Soldiers are human too.

They do not expect miracles from the holder of the authority to command and command.

But they do wish that he would identify with them and devote all his energy to the common task: namely to defend Germany and its allies;

a task, moreover, for which the soldiers pay with their lives in extreme cases.

Lorenz Hemicker

Editor in Politics

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When it comes to his first visit to the troops, Boris Pistorius (SPD) has obviously lived up to the demands of his soldiers.

At the Altengrabow military training area in Saxony-Anhalt, Pistorius was shown on Thursday how soldiers practice combat with small arms and live fire with the Puma infantry fighting vehicle.

Pistorius, who did his military service himself in the 1980s, soon wore a camouflage parka and drove himself in the Puma, which is intended to replace the older Marder infantry fighting vehicle, but can look back on a long series of breakdowns and recently made headlines with a series of failures during target practice.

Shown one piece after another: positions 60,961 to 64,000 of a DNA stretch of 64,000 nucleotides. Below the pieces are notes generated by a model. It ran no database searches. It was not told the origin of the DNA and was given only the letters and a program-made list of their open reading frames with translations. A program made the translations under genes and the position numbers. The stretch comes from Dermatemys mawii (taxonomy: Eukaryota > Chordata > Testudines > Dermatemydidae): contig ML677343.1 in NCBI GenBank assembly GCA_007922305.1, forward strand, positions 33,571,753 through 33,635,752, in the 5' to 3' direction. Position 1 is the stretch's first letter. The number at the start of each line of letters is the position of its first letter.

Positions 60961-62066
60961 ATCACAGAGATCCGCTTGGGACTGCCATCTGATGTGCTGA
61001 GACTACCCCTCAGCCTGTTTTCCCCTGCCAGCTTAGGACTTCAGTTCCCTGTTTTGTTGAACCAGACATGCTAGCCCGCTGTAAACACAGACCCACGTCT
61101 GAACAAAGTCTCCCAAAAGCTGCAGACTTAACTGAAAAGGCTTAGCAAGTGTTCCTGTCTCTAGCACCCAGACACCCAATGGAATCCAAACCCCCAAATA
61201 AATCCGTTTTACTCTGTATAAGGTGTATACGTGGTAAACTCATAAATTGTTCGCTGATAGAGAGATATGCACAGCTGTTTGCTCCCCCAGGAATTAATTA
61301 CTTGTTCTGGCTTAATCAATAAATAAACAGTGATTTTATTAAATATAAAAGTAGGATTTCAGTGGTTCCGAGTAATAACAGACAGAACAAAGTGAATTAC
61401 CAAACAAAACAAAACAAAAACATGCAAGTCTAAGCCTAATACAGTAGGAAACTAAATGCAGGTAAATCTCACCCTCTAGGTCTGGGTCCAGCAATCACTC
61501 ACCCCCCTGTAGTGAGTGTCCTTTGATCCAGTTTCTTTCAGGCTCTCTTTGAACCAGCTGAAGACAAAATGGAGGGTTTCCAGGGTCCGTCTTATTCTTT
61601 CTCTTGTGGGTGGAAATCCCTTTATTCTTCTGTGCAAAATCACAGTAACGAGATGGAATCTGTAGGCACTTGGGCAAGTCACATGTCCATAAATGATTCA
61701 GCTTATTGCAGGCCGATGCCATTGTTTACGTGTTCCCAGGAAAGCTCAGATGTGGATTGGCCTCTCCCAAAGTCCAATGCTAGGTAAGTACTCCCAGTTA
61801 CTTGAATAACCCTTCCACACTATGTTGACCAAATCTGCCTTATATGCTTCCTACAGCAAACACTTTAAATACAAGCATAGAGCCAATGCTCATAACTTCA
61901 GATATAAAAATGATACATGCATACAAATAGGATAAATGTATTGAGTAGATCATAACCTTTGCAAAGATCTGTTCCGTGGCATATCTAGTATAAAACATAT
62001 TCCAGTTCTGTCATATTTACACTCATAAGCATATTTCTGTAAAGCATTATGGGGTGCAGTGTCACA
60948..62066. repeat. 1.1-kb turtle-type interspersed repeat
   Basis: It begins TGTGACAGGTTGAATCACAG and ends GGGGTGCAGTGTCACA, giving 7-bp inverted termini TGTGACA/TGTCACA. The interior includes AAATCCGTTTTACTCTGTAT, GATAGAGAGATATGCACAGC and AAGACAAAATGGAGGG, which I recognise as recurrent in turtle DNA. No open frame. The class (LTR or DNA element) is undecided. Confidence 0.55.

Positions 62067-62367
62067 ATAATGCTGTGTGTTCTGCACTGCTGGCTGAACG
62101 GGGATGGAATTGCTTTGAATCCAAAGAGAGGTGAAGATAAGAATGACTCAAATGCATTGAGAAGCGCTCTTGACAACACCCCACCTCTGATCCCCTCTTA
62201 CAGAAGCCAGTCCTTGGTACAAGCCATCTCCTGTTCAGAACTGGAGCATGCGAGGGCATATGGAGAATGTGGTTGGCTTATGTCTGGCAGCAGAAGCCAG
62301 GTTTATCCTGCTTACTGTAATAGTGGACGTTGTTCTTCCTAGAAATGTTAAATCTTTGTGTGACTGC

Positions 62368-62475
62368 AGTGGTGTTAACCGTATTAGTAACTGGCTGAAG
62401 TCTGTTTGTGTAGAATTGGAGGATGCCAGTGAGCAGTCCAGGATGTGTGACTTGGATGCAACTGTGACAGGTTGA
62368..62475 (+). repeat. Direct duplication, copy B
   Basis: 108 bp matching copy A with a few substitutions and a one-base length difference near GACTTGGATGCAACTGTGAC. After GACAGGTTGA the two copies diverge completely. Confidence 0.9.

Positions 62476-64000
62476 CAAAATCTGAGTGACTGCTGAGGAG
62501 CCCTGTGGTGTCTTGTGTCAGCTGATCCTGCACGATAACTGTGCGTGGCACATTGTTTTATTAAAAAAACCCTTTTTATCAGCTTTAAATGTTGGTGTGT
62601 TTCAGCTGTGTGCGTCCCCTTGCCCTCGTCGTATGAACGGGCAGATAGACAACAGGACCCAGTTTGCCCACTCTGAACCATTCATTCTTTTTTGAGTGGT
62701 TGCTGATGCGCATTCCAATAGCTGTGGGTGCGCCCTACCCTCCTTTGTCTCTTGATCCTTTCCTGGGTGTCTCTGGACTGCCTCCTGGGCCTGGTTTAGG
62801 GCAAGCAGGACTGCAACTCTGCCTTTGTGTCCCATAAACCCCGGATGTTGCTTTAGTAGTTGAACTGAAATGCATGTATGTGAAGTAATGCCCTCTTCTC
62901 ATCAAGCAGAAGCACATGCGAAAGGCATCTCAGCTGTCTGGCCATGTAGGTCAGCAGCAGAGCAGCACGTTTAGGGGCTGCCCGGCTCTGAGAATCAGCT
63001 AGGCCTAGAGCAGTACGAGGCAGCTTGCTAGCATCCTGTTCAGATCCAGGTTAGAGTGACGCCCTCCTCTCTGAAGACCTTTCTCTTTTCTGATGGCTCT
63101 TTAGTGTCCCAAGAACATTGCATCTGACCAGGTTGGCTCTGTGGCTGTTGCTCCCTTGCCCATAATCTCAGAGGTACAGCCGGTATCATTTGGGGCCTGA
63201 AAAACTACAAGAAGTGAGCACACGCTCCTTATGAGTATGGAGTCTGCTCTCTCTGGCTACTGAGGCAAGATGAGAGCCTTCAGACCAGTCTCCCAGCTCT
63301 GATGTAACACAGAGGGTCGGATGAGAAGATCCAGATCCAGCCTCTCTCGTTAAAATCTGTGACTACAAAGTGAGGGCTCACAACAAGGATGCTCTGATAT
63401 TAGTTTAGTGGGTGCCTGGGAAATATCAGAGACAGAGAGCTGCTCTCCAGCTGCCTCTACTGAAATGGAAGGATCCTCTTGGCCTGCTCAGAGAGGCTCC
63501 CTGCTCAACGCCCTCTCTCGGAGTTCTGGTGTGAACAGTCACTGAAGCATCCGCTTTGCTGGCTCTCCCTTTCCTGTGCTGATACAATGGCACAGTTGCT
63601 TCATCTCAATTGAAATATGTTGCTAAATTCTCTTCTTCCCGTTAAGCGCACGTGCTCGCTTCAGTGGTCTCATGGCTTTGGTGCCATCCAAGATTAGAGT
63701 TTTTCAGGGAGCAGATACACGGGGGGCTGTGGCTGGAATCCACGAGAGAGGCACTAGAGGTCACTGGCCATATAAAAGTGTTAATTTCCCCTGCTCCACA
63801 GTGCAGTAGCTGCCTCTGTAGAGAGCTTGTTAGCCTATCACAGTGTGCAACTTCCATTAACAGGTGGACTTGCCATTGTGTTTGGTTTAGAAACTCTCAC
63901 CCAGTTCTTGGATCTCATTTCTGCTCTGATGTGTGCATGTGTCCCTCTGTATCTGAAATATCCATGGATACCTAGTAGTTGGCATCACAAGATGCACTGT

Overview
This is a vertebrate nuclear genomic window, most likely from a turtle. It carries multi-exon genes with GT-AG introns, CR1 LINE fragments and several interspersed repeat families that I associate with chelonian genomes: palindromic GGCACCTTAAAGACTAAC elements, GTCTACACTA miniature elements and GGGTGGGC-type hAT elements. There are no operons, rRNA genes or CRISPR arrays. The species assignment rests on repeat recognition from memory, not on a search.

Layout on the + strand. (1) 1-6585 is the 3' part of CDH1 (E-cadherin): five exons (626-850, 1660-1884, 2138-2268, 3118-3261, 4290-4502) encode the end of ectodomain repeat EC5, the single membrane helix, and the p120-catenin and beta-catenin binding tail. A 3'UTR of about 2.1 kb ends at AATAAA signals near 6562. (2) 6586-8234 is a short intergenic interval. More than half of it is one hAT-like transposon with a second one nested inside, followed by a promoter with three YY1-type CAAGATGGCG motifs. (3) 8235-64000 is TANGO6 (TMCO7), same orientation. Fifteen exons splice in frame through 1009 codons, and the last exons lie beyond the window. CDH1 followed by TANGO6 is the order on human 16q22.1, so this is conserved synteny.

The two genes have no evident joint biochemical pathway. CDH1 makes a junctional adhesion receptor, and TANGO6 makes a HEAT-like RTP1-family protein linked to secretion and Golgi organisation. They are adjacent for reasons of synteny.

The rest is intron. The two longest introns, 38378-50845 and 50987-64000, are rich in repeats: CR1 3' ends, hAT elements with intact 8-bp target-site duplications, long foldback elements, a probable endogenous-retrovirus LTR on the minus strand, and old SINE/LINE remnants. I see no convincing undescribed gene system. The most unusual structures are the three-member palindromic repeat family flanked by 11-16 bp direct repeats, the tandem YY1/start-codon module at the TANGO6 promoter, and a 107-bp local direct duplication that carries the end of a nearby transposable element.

The damage analysis has shown, however, that the problems did not lie with the construction side of the industry,

“Anyone who still knows the marten will see the differences immediately.

I'll add a personal note: When I came onto the site and drove across the site, I had déjà vu and remembered my own military service 40 years ago," said Pistorius.

"And I'll say it in my own words: I'm glad to be in the squad."

Pistorius is also aware that the armed forces are in a bad state.

And the delivery of 14 Leopard 2 main battle tanks from Bundeswehr stocks officially announced by Chancellor Olaf Scholz on Wednesday makes the already difficult situation even more difficult.

Pistorius made it clear that the "conflict of goals" between simultaneous military aid for Ukraine and better equipment for the country's own armed forces could only be resolved together with the armaments industry.

This requires mutual reliability between politics and business.

This requires speed.